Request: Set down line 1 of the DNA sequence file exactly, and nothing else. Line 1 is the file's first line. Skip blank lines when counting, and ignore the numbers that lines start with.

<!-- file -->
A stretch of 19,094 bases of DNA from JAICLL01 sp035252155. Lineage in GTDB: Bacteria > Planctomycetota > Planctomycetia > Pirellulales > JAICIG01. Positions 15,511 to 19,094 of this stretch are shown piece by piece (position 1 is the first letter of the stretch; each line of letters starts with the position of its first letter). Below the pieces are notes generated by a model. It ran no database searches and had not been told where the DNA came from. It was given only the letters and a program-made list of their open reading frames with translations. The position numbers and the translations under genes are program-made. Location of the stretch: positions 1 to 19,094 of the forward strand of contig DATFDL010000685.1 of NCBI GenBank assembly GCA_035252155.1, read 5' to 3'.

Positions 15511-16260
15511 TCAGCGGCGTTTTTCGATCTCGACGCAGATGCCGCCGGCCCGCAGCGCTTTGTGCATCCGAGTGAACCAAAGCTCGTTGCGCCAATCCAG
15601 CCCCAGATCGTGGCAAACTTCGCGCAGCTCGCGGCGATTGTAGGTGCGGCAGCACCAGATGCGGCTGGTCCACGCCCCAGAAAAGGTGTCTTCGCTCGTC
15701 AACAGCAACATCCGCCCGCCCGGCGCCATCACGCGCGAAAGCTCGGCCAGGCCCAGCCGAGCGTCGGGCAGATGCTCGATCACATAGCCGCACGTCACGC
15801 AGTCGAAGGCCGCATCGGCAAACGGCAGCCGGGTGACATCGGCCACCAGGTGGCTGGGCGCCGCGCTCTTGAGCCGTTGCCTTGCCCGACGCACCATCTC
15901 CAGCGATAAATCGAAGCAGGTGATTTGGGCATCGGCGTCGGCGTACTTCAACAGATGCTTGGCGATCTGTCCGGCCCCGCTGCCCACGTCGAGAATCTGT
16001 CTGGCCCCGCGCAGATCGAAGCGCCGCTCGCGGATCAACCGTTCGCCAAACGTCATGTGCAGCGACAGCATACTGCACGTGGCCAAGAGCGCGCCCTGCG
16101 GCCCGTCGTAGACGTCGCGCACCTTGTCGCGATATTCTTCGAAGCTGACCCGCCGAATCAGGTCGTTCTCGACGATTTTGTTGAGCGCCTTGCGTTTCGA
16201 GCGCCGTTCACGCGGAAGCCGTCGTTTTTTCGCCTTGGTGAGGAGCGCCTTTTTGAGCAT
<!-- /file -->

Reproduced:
A stretch of 19,094 bases of DNA from JAICLL01 sp035252155. Lineage in GTDB: Bacteria > Planctomycetota > Planctomycetia > Pirellulales > JAICIG01. Positions 15,511 to 19,094 of this stretch are shown piece by piece (position 1 is the first letter of the stretch; each line of letters starts with the position of its first letter). Below the pieces are notes generated by a model. It ran no database searches and had not been told where the DNA came from. It was given only the letters and a program-made list of their open reading frames with translations. The position numbers and the translations under genes are program-made. Location of the stretch: positions 1 to 19,094 of the forward strand of contig DATFDL010000685.1 of NCBI GenBank assembly GCA_035252155.1, read 5' to 3'.